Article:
Dragged into Sunlight & Gnaw Their Tongues

N.V.

N.V.

Prosthetic Records/Rocket Distribution
Reviewed By Michael O'Brien
Published 14/11/2015

There was never a chance this wasn’t going to be ugly and vicious as hell, was there?

Over the course of two full-length albums, the UK’s Dragged into Sunlight has deservedly earned a reputation for crafting filthy and challenging music while Gnaw Their Tongues’ mastermind, Mories, has been punishing eardrums not only with Gnaw Their Tongues but also with his numerous other projects with a freakish regularity for years now.

Yes, this is a collaboration that’s right up my alley.

There was a tantalising question on my mind before I delved into N.V., however, which centred around what the collaboration would actually sound like or, more specifically, which, if any, of the two artists’ sounds would feature most prominently. The possibilities were numerous when you consider the relatively amorphous nature of both of these bands (especially Dragged into Sunlight when you consider that their two full-length albums have featured two very different musical approaches). Even with all of the possibilities I’d considered, what I failed to anticipate was that the two acts would come together and somehow manage to, for want a better word, harmoniously blend their sounds into something entirely new.

It’s actually really impressive how well Dragged into Sunlight and Gnaw Their Tongues’ sounds mesh together on this collaboration. Of course both acts are caustic in their own unique ways, but prior to this venture I wouldn’t have thought the two bands to be all that sonically compatible. I also would’ve been very wrong, it seems, because what we have here is a collaboration in the truest sense of the word, where each act brings something of its own to the table.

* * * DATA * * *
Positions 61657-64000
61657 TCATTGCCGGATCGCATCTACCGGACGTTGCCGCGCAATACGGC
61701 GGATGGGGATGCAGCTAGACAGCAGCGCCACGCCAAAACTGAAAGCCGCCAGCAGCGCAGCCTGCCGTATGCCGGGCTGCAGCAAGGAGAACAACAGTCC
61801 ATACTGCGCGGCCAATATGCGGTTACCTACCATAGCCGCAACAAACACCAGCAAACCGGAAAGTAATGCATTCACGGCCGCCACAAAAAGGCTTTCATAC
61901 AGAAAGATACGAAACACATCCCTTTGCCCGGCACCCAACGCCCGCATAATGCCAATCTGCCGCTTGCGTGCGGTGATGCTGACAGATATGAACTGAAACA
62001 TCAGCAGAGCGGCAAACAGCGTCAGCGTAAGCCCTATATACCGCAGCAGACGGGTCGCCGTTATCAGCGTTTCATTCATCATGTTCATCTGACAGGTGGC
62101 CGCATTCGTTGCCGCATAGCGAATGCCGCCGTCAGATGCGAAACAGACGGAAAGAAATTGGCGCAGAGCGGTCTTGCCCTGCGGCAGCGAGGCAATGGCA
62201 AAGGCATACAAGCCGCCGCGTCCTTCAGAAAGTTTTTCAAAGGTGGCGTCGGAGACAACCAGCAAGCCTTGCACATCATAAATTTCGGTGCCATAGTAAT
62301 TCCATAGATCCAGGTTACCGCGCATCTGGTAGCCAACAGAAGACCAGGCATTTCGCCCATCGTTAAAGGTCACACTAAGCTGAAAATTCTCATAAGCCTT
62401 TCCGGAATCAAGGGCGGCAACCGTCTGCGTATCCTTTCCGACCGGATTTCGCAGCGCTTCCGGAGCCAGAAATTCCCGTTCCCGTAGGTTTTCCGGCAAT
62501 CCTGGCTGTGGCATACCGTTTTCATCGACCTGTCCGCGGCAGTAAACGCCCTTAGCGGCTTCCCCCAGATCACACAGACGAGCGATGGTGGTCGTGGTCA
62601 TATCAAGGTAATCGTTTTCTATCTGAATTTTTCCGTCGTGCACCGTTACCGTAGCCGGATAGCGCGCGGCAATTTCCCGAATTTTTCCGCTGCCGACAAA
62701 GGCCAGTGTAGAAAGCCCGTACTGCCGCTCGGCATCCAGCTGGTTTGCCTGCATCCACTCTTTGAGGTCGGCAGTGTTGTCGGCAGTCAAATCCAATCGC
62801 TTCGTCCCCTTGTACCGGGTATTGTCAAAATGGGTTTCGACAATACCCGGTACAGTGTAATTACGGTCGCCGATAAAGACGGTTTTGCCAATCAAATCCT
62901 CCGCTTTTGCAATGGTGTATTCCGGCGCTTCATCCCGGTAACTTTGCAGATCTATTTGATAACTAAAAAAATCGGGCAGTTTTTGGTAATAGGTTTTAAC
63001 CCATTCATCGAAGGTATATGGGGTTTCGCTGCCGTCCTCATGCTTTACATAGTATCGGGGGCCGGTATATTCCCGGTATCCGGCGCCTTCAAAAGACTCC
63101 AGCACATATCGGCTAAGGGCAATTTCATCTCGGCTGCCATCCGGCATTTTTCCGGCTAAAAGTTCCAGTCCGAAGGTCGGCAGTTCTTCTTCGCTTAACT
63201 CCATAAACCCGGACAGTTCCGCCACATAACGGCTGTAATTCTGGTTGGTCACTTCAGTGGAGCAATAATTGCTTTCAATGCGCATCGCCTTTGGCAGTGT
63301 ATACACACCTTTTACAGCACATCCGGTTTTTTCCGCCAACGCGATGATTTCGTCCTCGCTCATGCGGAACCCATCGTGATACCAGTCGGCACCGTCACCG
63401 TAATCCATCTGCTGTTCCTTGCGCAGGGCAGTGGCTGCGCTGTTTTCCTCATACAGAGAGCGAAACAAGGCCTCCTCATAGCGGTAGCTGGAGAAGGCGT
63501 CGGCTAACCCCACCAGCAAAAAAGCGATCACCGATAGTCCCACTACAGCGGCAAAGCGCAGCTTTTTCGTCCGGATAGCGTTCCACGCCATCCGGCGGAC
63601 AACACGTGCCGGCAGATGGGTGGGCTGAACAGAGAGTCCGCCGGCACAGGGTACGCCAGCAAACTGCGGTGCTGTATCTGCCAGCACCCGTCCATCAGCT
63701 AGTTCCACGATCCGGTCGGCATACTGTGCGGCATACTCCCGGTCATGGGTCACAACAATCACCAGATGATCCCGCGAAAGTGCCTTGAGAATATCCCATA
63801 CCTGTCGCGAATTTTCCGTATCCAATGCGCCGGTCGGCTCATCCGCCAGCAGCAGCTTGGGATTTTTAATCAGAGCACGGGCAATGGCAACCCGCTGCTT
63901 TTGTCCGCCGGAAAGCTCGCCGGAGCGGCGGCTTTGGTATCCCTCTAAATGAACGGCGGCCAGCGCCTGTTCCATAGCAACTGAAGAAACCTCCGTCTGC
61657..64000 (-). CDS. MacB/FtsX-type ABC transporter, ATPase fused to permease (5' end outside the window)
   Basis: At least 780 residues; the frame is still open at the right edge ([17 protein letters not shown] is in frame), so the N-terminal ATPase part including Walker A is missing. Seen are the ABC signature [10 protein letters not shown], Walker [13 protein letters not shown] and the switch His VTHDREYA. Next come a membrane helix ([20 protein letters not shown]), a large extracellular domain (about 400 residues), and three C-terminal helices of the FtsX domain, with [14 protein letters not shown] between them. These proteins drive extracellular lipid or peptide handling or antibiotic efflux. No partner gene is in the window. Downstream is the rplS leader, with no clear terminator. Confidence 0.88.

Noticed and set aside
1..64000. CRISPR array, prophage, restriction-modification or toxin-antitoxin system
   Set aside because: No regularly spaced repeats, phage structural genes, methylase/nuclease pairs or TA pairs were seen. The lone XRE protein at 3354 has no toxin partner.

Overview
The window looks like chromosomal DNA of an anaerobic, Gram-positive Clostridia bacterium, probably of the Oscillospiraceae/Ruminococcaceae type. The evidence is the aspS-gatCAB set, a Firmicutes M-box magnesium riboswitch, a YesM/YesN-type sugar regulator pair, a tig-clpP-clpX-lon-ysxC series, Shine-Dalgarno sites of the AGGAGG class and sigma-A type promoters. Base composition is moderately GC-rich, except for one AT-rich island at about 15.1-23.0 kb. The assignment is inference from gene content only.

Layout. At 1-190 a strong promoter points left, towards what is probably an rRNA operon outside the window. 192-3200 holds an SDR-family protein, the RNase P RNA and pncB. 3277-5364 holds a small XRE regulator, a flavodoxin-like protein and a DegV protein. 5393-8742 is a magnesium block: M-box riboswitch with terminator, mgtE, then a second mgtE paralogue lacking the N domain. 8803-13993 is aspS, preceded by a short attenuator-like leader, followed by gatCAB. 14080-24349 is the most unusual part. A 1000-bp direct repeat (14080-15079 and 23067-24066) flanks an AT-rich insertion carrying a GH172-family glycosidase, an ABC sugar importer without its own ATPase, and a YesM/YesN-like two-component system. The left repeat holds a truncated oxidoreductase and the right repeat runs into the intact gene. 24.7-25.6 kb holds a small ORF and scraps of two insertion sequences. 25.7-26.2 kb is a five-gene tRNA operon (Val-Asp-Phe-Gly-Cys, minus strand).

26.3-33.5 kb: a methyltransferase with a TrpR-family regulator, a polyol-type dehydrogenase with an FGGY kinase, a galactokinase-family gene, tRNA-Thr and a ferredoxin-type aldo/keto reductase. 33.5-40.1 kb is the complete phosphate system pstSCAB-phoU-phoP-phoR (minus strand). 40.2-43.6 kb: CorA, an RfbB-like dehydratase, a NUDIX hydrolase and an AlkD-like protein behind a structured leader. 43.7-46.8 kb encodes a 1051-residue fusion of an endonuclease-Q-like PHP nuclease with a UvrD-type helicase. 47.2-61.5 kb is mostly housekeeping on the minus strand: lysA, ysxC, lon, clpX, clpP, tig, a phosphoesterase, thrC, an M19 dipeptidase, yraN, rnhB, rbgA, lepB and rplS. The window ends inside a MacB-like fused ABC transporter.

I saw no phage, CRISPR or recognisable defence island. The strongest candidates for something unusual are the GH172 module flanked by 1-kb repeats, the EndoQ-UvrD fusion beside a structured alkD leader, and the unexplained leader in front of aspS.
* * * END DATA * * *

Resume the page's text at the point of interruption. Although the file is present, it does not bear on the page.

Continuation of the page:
Dragged into Sunlight and Gnaw Their Tongues pack a lot of ugliness into N.V.’s five song and relatively short 32-minute running time, with the former returning to a blackened death/doom sound not dissimilar to the kind they employed on their debut album, Hatred for Mankind, while the latter punctuates the already dense and claustrophobic atmosphere with a dark and searing mixture of industrial and noise that brings the nightmare-like vision to life in all of its sickening and discomforting splendour.

Interestingly, one of the elements that holds this otherwise unhinged collaboration together is Dragged into Sunlight’s inclusion of liberal amounts of serial killer audio samples, which is something that I’ve felt they’ve overdone a little on their previous recordings. In this case, however, they lend N.V. a kind of narrative cohesion that helps bring some much needed order to the chaos around them and, in a strange way, also serve to calm the tension wrought from the near unrelenting layers of noise and distortion that make up the core of the album as a whole.

It’s not all that often that I find my lofty expectations are exceeded these days but, man, has N.V. ever managed to do that. This is a vicious and unrelenting album that not only brings together two of the best bands in their respective fields, but also manages to harvest what makes them so good on an individual level and harness it into something that is both new and exciting.

I can almost guarantee that N.V. will not be an album for everybody, but if you’re already a fan of Dragged into Sunlight or Gnaw Their Tongues, or you have a penchant for challenging and ugly music then this, my friend, is the album that will scratch your itch.

N.V.

Prosthetic Records/Rocket Distribution

Reviewed By Michael O'Brien
Published 14/11/2015